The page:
They saved us.
What more can you say about the police officers who arrived at our Annapolis offices Thursday afternoon knowing there was a gunman waiting for them inside ready to kill again?
What more can you say about Anne Arundel County Deputy Chief Bill Krampf, who coordinated the massive response to Bestgate Road by multiple police agencies?
What can you say about the officer who carried one of our reporters across the broken glass of our front door, shattered with a shotgun blast by a man determined to kill us? Or the ones who captured that evil man as he was trying to hide after the gunfire ended?
They saved us.
We question police and fire department decisions all the time, it’s part of our job. We’ve written stories that haven’t gone down well with police leadership or the rank and file. We certainly know the Anne Arundel prosecutor’s office finds fault with us some days. Some readers may assume we don’t admire and respect police officers and firefighters because we don’t take what they say on blind faith.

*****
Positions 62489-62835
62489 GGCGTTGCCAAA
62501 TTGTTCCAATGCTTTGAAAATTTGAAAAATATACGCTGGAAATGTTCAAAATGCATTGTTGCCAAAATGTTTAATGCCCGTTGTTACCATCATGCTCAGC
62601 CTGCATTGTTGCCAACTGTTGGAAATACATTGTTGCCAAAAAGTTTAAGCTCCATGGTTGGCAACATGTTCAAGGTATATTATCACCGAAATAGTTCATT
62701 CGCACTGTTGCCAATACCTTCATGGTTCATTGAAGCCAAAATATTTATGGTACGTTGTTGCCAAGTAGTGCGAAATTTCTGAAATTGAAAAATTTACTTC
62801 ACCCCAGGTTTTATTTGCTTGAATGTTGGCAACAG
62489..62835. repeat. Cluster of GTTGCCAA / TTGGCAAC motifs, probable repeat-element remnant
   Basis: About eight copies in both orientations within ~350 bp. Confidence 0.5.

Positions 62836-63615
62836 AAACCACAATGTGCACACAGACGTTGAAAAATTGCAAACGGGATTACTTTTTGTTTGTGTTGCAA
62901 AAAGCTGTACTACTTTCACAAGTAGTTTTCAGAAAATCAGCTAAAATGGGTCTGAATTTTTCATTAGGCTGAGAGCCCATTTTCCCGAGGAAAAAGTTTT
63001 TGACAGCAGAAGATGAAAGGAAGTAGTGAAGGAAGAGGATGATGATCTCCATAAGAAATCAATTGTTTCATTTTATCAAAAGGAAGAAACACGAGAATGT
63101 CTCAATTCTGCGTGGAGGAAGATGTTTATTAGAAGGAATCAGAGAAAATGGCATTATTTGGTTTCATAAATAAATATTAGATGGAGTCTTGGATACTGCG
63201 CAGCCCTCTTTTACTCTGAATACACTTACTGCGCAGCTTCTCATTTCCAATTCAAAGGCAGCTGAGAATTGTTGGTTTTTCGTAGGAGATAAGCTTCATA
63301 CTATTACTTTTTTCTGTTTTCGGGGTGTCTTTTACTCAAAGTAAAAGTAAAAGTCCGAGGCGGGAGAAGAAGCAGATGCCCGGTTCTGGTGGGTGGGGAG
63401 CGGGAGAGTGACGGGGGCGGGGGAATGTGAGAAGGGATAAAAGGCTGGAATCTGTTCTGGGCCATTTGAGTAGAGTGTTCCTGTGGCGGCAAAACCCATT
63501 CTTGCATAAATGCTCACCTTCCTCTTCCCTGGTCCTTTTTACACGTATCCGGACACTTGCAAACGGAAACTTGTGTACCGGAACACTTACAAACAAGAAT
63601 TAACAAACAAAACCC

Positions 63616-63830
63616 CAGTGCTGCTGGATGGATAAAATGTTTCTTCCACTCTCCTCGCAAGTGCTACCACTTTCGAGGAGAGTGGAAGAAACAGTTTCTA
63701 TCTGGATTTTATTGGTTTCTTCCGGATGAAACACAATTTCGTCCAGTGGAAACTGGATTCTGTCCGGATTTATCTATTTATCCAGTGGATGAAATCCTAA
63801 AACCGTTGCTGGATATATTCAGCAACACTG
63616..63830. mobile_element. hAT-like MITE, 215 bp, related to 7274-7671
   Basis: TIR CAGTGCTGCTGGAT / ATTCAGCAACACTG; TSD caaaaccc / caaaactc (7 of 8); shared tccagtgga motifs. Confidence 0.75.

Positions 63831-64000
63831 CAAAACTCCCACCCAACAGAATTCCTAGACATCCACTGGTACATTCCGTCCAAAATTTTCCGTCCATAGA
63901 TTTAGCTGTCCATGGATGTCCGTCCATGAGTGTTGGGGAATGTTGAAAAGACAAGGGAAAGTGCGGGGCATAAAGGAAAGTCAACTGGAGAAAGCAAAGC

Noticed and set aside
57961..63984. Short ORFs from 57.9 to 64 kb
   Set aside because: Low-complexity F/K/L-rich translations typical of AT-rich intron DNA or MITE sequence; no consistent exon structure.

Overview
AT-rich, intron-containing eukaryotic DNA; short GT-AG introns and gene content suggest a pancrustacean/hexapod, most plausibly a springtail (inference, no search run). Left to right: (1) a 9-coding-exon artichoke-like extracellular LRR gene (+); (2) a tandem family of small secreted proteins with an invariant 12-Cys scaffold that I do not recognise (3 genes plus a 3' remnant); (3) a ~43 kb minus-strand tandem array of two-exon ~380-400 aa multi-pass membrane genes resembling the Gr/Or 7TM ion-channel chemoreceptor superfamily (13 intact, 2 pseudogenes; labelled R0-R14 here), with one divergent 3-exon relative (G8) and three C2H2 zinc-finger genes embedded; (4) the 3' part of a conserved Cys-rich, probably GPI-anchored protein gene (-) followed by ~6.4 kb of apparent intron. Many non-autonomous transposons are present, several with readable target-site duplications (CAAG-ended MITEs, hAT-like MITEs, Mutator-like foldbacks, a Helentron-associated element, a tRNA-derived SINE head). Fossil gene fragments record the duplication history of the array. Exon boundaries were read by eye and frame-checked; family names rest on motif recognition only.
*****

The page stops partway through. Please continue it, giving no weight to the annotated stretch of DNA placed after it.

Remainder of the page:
We don’t look for stories to embarrass anyone, but we won’t shy away from reporting the news that puts someone in a negative light.
We’ll do it again; you can count on it.
But not today.
We offered our thanks to the entire community for rallying around us. Today, we offer something more profound: Thanks to the people whose bravery, professionalism and preparation saved our lives.
Thank you to the men and women of Anne Arundel County Police and Fire Departments, the Annapolis Police Department and all the other law enforcement agencies who saved the survivors of the murderous rampage in our newsroom. Thank you for taking care of our five friends who did not make it home that day. Thank you to the prosecutors who went into the office to start their work.
We understand how difficult your job is. We understand that some days we make your job more difficult.
Thank you for saying that this was different because you know us. You knew them.
We’re still struggling to move forward. Conversation helps, but it would be a lie to say we won’t be changed by all of this.
Thank you to Jen Corbin of Crisis Response and police Lt. Steve Thomas for helping us see this and move forward.
We hope you’re okay, too.
We know what you found in the office we filled with hard work and the friendships that come with being part of a small team.
We want you to remember the handshakes and warm greetings we always offered anyone who came to our office.
We’ll be up and running in a new home soon. When we are we hope you’ll come by again.
The first thing we’ll say is thank you.